The Earth's Magnetosphere
Earth’s magnetic field has two regions of very energetic
charged particles that encircle the Earth like donuts. These
regions are known as Van Allen radiation belts, named for
the scientist who discovered them. The main constituent of
the inner belt, which extends from an altitude of 2,000 to
5,000 kilometers above the Earth, is high-energy protons (H+),
produced when cosmic ray ions collide with atoms of the atmosphere.
The number of such ions is relatively small, and accumulates
slowly in the inner belt. Because they are trapped in a stable
region near the Earth, rather high intensities are reached,
even though their build-up may take years.
Further out, at an altitude of 15,000 km there is a region
about 6,000 kilometers thick populated mostly by ions and
electrons of much lower energy, produced by cosmic rays and
magnetsopheric acceleration processes. The most energetic
among these are also known as the "outer radiation belt."
Included in this mixture are "alpha particles"
(He2+), which are found in the solar wind, and
a small percentage of O+ ions. The most energetic
of these ions, most of which are electrons, are also known
as te "outer radiation belt." Unlike the inner belt,
this population fluctuates widely.
The Earth's magnetic field has two poles, north and south,
but the fields' pull extends far beyond the surface of the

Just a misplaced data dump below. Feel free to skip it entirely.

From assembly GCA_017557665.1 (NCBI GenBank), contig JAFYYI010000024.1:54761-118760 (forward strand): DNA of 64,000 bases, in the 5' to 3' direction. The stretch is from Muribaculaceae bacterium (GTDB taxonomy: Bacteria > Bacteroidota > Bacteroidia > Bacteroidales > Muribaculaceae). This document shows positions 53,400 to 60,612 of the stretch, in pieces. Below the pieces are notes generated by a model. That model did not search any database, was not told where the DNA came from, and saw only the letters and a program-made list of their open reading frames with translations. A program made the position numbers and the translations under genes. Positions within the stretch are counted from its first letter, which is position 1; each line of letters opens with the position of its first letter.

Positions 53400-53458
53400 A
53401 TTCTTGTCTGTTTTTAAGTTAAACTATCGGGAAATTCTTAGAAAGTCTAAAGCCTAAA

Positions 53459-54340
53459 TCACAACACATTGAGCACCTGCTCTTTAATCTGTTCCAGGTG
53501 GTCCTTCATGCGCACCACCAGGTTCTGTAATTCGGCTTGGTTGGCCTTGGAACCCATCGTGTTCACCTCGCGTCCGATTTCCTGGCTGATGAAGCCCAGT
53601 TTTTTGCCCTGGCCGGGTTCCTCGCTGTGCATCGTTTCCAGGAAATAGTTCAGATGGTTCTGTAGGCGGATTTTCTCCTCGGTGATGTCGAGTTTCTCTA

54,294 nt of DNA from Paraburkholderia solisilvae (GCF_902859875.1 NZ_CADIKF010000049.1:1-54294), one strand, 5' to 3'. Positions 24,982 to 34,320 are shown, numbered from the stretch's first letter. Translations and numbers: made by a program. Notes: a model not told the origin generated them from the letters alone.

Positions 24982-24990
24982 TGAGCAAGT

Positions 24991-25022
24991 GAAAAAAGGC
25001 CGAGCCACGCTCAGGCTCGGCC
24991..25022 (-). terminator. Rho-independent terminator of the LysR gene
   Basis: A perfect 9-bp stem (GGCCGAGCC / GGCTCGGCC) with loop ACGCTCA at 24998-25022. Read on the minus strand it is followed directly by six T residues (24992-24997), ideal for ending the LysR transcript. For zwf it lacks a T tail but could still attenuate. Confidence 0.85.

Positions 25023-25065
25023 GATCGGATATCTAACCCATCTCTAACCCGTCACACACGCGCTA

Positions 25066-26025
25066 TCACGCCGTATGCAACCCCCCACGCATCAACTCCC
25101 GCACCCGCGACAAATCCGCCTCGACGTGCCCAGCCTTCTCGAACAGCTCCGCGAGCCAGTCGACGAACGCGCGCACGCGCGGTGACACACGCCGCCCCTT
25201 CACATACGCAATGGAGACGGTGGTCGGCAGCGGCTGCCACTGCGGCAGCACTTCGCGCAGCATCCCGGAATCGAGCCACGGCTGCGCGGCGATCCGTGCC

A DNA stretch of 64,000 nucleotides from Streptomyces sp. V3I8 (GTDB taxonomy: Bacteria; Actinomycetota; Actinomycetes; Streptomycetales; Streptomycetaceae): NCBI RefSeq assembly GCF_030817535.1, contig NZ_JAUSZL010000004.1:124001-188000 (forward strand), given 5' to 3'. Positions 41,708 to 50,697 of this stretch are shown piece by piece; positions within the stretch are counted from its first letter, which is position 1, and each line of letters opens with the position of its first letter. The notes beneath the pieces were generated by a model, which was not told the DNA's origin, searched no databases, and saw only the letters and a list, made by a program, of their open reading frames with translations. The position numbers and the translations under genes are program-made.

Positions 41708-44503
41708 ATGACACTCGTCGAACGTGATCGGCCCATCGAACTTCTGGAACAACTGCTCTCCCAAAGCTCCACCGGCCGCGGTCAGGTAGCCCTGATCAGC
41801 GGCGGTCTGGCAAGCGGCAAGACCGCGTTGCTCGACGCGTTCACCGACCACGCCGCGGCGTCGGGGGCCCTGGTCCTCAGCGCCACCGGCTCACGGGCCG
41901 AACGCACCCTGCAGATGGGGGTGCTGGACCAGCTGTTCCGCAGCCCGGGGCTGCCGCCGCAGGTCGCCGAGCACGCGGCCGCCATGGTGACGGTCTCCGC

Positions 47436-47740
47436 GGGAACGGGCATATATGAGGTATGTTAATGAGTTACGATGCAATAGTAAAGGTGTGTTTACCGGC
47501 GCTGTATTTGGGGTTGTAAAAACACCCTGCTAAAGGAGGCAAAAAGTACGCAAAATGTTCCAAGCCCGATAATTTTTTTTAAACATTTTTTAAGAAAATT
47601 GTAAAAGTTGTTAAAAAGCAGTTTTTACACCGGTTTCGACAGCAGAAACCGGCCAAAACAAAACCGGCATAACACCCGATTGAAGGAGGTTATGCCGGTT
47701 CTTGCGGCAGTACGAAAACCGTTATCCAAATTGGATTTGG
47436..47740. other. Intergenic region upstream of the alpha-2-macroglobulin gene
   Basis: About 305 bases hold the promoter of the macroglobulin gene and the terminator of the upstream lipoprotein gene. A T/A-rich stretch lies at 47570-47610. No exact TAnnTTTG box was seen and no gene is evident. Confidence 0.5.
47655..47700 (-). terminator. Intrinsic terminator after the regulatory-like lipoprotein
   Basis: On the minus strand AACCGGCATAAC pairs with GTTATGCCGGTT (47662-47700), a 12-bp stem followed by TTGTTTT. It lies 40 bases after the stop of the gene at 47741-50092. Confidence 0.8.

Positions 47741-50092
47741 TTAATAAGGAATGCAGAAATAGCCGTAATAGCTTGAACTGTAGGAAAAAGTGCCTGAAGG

Earth. An average of 50 tons of plasma per day in this field
flows against the gravitational pull of the Earth, much as
the solar wind flows away from the sun. This plasma contains
hydrogen, helium, oxygen and nitrogen atoms and ions.
Earth's magnetosphere and the solar wind do not interact smoothly.
When the solar wind plasma flows past the Earth, it has difficulty
penetrating the planet's magnetic field, leading to the creation
of a huge bow-shaped shock wave. The bow shock, which marks
the limit of the Earth's magnetic influence, occurs where
the velocity of solar wind particles decreases from supersonic
to subsonic speeds.
The solar wind plasma comes closest to the center of the
Earth at the stagnation point, where the planet's magnetic
field repulsive force equals the solar wind's pressure. The
position of the stagnation point depends on the solar-wind
pressure, but it is usually about 64,000 kilometers (10 times
the Earth's radius) out from the side of the planet facing
For a more technical description, take a Closer
The Structured Sun and Solar Max: At the Core of the Matter.